Accordingly, an object of the present invention is to provide bent crystal spectrometer apparatus in which the reflected radiation is detected with a marked increase in spectral resolution (the order of a -fold increase or better) over conventional instruments.

Another object is to provide a spectrometer capable of analyzing X-rays from a wide-angle point source of radiation.

Still another object is to provide a spectrometer and computer combination wherein high resolution spectra of low in tensity X-ray features may be obtained in short periods of time (on the order of i percent of the time presently required).

Other objects are evident in the discussion to follow and are particularly delineated in the appended claims.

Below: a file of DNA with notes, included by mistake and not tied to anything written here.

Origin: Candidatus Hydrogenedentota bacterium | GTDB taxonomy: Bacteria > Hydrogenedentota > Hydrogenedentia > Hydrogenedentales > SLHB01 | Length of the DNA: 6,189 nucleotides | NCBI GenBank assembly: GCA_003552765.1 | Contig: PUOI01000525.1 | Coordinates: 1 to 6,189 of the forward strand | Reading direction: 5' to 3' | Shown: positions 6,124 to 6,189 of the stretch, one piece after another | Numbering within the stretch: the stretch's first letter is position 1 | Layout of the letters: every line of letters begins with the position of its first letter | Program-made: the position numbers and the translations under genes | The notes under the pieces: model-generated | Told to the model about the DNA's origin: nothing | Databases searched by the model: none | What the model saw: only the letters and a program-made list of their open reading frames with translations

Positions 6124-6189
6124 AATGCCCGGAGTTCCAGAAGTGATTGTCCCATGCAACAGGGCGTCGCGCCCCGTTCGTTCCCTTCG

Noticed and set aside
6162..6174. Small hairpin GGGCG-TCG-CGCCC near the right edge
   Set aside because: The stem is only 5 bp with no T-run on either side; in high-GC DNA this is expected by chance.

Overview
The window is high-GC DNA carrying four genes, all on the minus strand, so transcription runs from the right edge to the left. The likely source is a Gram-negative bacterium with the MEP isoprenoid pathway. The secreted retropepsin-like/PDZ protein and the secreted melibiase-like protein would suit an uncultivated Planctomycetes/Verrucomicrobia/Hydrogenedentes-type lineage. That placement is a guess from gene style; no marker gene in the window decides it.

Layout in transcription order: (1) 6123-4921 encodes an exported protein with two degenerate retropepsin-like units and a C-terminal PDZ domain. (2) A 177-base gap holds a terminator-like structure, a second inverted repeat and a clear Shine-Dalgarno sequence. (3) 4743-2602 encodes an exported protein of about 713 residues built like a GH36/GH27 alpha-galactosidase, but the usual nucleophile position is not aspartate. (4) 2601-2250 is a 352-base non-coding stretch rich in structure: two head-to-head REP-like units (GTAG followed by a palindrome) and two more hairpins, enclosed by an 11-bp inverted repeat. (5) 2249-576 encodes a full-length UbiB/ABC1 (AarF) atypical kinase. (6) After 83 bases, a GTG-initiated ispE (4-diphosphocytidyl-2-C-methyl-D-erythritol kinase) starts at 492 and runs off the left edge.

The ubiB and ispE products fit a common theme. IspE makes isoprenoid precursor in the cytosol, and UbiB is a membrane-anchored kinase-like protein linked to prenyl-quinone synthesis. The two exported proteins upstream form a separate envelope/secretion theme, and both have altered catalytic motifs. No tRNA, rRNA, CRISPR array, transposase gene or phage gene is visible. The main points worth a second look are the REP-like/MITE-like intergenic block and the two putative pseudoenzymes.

The objects of the invention are attained in spectrometer apparatus adapted to display discrete spectral features of X- rays from a wide-angle source, which includes a curved crystal to receive the incident rays and a detector positioned away from the focal region of the crystal to display the rays as a twodimensional spectral pattern from which a high-resolution spectrum may be obtained.

The invention will now be explained with reference to the accompanying drawing in which:

FIG. 1 is a schematic representation of spectrometer apparatus adapted to provide a two-dimensional pattern upon a film or other detector of reflected X-ray radiation;

FIG. 2 shows the CrKa a doublet reflection pattern from mica in fifth order in which the film was moved successive distances from the crystal to show the effects of focusing;

FIG. 3 is an X-ray picture of the CrKoqa; doublet in eighth order;

FIG. 4 is a graphic presentation typical of spectrum analysis charts that can be drawn using data furnished by the spectrometer herein described and also with conventional apparatus;

FIG. 5 is a block diagram showing, schematically, a multichannel detector the output of which is fed to a computer for analysis of the radiation presented to the spectrometer;